By Herbert Lash
NEW YORK (Reuters) - The euro and European government debt rallied on Tuesday, lifted by a Franco-German proposal to fund grants for regions hit hardest by the coronavirus pandemic, while oil traded mostly higher on growing demand as countries eased business lockdowns.
A gauge of global equity markets retreated late in the session after Wall Street skidded on a report from medical news website STAT that said Moderna Inc <MRNA.O> did not provide enough critical data to assess its potential COVID-19 vaccine.
Moderna shares closed down 10.4% after surging 20% on Monday when it said a small-early stage trial showed promising results, news that rallied equity markets around the world.
Gold prices rose as some investors sought the safe-haven asset on recession fears after a 30.2% decline in U.S. housing starts in April, the biggest percentage drop on record.
Permits for future construction tumbled, adding to data showing the pandemic will drive the deepest U.S. economic contraction in the second quarter since the Great Depression.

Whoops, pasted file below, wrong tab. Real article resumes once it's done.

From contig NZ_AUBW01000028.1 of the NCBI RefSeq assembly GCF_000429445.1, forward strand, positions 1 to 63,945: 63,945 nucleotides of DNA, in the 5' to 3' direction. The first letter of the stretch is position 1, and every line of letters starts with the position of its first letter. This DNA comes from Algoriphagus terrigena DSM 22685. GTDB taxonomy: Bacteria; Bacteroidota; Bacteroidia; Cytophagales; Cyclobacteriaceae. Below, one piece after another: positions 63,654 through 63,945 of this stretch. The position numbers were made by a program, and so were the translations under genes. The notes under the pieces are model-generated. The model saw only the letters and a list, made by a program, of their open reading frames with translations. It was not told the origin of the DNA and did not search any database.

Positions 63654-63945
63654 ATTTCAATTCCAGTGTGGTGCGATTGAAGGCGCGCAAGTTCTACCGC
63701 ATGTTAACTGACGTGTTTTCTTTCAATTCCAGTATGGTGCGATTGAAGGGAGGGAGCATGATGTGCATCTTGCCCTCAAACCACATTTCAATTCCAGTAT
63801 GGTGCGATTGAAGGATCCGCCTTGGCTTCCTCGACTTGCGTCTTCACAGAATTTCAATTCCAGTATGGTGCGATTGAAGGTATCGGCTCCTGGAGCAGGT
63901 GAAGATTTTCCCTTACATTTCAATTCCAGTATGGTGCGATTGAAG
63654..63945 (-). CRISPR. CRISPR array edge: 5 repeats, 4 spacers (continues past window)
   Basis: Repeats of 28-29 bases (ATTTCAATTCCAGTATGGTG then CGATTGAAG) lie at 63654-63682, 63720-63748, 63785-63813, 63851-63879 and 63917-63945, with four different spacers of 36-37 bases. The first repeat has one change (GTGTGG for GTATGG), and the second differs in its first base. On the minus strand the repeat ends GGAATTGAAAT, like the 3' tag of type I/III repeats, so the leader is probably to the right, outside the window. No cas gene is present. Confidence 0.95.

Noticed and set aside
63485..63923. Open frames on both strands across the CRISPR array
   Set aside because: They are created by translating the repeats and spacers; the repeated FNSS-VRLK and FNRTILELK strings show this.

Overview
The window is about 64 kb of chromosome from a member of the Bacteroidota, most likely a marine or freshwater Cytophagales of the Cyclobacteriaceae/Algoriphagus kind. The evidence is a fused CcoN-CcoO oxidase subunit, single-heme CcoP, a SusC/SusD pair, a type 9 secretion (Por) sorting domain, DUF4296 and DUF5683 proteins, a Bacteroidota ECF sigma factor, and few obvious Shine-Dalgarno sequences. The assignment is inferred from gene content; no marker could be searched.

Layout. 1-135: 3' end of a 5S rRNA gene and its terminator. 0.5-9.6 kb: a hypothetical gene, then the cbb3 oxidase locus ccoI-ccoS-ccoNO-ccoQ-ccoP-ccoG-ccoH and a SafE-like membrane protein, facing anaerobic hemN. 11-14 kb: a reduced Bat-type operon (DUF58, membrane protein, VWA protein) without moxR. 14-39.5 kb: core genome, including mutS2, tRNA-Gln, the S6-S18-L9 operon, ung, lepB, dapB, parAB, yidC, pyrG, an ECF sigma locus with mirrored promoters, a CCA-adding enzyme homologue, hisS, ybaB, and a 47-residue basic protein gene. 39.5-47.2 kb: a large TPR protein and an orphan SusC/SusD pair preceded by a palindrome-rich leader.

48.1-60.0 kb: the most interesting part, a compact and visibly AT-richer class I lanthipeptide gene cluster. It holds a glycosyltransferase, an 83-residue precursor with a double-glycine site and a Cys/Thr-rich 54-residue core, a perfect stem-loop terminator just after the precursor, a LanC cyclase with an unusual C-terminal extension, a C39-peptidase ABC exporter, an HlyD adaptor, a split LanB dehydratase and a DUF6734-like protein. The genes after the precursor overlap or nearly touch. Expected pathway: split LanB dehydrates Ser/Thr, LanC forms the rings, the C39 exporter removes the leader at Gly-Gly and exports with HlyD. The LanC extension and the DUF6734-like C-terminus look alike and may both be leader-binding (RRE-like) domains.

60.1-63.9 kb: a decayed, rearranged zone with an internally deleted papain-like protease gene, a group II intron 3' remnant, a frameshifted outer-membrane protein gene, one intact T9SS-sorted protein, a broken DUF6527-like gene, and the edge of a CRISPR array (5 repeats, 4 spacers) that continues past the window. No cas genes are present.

The euro <EUR=> rose 0.05% to $1.0918, paring gains on the Franco-German plan for a 500 billion euro European Union recovery fund was announced on Monday.
"The Franco-German proposal represents a material step forward towards harnessing joint fiscal capacity to provide sustained fiscal stimulus to support the economic recovery," said Lee Hardman, currency analyst at MUFG.
Spanish and Portuguese government bond yields fell after a big drop in Italian yields on Monday.
Europe's STOXX 600 index <.STOXX> slipped 0.61% after the worldwide surge in equity markets on Monday. But MSCI's gauge of stocks across the globe <.MIWD00000PUS> shed 0.21%.
On Wall Street, the Dow Jones Industrial Average <.DJI> fell 390.51 points, or 1.59%, to 24,206.86. The S&P 500 <.SPX> lost 30.97 points, or 1.05%, to 2,922.94 and the Nasdaq Composite <.IXIC> dropped 49.72 points, or 0.54%, to 9,185.10.
Federal Reserve Chair Jerome Powell told U.S. lawmakers that the Coronavirus Aid, Relief and Economic Security (CARES) Act passed in March was "critical" to the Fed's ability to expand credit to offset the economic blow from the coronavirus.
U.S. Treasury yields were lower. The benchmark 10-year <US10YT=RR> yield slid 4.9 basis points to 0.6931%.
Crude oil prices traded higher most of the session but Brent eased toward the end.
U.S. crude <CLc1> rose 68 cents to settle at $32.50 a barrel, while Brent <LCOc1> fell 16 cents to settle at $34.65 a barrel.
U.S. gold futures <GCcv1> settled 0.6% higher at $1,745.60 an ounce.
(Reporting by Herbert Lash, additional reporting by Olga Cotaga in London; Editing by Dan Grebler)